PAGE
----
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Everything posted by James_A

  1. Thanks for the reply. I wasn't asking that all lines be wrapped, because I fully understand that the purpose of the CODEBOX is to not introduce linebreaks. For very long lines, however, the CODEBOX introduces a horizontal scrollbar as well as a vertical scrollbar (as can be seen in the post I quoted, above). It's just that the board software doesn't add this horizontal scrollbar until the CODEBOX is something like 1600 pixels wide. Since this changes the width of the whole post, it makes the whole post difficult to read, on laptops or anything else with a non-widescreen monitor. For me, a scrollbar appearing after about 800-1000 pixels would be much nicer. I'm not saying that this is a bug, just that it's an inconvenience or a little awkward. Anyway, it seems from your reply that I'm asking for a feature request in the next version of IP.Board rather that a quick-fix to the BBCode. It looks like this is a change to the .php code itself. So thanks for following this up. .
  2. Thanks for the explanation, Eldmannen. My mistake was to read \w as an actual "w" and not as [A-Za-z0-9_]. So I was reading it as "zero or more of w" which is obviously wrong. Correcting the auto-correction on the board helps as well! .
  3. This question is prompted by the following post: https://forums.lunarsoft.net/index.php?s=&showtopic=2807&view=findpost&p=21465 Is there any way that the Code box can be made narrower before the horizontal scrollbar kicks in? I found the above post quite difficult to read on the 1024 wide (laptop) and 1280 wide (non-widescreen desktop) monitors I use around here, because the whole post (not just the Code box) expands way past my screen edges. -
  4. Neat! Microsoft KB articles (KB836961 for example) generally recommend the following URLs to be put in the Trusted Zone in order to access WU: I'm not very good with Regular Expressions, but I'm trying to match update.microsoft.com/windowsupdate against: (host.match(/^(\w*\.)*microsoft\.(com|org)$/)) I understand the start-of-line & end-of-line parts OK, but I'm a bit lost in the middle. Also, is that a typo at the end of: (host.match(/^(\w*\.)*getfirefox\.coMS/)) Apologies if it is not, but what does it mean? You might also want to match www.mozilla-europe.org which is used round here (it downloads from download.mozilla.org though). Once the shortcuts are removed from the Desktop and Quick Launch bar, this PAC file should make it quite difficult to use IE instead of FF. Thanks for filling-out the idea. -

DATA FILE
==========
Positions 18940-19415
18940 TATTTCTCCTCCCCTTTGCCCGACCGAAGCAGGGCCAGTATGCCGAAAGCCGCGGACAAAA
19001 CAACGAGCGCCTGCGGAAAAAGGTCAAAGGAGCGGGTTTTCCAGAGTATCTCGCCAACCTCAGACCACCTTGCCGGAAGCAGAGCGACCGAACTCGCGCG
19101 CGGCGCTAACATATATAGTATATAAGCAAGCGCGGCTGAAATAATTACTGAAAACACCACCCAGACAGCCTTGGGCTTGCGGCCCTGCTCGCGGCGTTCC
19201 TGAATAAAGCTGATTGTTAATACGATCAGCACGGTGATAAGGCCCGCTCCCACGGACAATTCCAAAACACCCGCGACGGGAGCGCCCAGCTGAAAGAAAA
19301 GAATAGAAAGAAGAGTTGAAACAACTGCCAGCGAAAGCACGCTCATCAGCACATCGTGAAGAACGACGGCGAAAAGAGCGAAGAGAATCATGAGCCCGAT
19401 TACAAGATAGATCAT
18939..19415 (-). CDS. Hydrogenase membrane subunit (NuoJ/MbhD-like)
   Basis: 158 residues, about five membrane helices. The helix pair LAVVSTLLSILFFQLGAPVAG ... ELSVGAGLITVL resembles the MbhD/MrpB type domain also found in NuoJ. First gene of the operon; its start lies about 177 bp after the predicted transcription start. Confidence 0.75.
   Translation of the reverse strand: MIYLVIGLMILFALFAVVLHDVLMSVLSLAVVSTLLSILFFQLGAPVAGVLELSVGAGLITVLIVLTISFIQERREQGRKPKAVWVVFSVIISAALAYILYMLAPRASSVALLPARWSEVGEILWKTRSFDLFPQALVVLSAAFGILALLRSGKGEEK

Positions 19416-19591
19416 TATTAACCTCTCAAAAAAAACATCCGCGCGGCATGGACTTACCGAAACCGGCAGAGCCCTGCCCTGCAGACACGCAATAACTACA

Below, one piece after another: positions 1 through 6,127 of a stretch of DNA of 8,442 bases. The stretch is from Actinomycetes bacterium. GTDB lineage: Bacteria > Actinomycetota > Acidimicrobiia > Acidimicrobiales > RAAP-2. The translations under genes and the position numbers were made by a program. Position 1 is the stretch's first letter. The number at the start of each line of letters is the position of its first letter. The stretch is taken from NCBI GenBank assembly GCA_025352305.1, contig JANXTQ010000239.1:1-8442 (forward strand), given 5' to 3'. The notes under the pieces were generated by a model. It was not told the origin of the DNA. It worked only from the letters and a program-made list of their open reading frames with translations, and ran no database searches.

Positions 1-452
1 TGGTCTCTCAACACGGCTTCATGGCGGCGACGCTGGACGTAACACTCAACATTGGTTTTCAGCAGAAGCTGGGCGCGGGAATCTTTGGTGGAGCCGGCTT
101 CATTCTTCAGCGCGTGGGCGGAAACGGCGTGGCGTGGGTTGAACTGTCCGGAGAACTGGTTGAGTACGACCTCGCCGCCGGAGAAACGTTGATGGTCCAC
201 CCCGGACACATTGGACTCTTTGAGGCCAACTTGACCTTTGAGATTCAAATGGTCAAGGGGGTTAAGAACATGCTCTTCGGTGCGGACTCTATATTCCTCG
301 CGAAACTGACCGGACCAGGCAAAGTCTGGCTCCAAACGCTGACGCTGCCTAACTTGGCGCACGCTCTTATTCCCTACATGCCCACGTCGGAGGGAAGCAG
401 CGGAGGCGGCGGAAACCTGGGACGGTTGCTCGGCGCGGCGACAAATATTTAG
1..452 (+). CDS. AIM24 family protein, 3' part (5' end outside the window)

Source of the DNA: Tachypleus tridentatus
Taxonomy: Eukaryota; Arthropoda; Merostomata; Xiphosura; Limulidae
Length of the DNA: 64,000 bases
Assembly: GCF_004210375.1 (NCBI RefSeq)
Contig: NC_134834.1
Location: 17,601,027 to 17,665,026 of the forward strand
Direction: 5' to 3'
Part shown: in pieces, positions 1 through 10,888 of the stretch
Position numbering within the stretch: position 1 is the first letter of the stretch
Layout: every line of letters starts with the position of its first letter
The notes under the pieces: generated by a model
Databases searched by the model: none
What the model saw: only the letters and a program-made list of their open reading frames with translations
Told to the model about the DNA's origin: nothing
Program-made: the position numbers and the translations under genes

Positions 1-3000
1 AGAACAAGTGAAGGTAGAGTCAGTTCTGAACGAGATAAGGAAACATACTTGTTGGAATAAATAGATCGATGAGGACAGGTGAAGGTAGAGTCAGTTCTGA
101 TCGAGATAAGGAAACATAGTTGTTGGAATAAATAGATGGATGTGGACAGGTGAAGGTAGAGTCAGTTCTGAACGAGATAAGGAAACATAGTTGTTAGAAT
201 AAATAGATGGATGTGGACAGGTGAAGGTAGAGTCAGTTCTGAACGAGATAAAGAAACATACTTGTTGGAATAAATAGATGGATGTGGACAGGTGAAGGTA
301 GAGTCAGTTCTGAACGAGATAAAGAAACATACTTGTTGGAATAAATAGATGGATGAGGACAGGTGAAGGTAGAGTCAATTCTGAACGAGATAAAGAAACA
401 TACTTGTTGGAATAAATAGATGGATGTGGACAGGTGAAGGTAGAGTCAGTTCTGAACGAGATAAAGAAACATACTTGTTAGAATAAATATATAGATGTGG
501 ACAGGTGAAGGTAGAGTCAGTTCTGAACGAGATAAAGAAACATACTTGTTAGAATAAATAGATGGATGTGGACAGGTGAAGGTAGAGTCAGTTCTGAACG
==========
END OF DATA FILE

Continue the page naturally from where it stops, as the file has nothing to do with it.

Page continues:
5. Interesting. I was thinking about the good and bad points of each. May I ask why you prefer c't Offline Update?
  6. Reformatting your PC won't fix it, because it's not a disk issue. Referring to the OP (Post #1) a CPUID of 0673 means a Pentuim III between 450 and 600 MHz in a SECC2 (meanin a slot) package. The correct Vcore for 4 of these is actually 2.0 volts (as shown in the POST) apart from two (533B and 600B) which take 2.05 volts. Either the Power Supply is starting to fail, or as DJLizard says, it means nothing.
  7. Yes! The idea of using a PAC file to block stuff from the internet was conceived about 12 years ago by John R. Lo?Verso (http://www.schooner.com/~loverso/) who used it to block adverts. It is far superior to using the HOSTS file for this purpose, because it is much quicker. A good article on the subject was written by Sheryl Canter about 4 years ago for both O'Reilly and the American version of PC Magazine. There's a copy of the article on her web-site (Kill Internet Ads with HOSTS and PAC Files). It seems to me that what you need is an extreme version of this technique, which only allows the Windows Update URLs and blocks everything else. The BlackHoleProxy Utility mentioned in Sheryl Canter's article does not seem to be available any more, but this should not matter to Internet Explorer. --
  8. You can probably do this by using a PAC file. Whitelist the Microsoft URLs associated with WU/MU and send everthing else to localhost or a black-hole proxy. --
  9. No need to fall back to SDN, Update 10 is at Java.com as well.
  10. Not quite! Critical updates are selected automatically for you.
  11. Well, that seals its fate as far as I'm concerned. That's far too invasive for me! Thanks.
  12. You say, of nLite: Does that still hold true, two years later? If so, that is enough to put me off, whatever other merits nLite may have.
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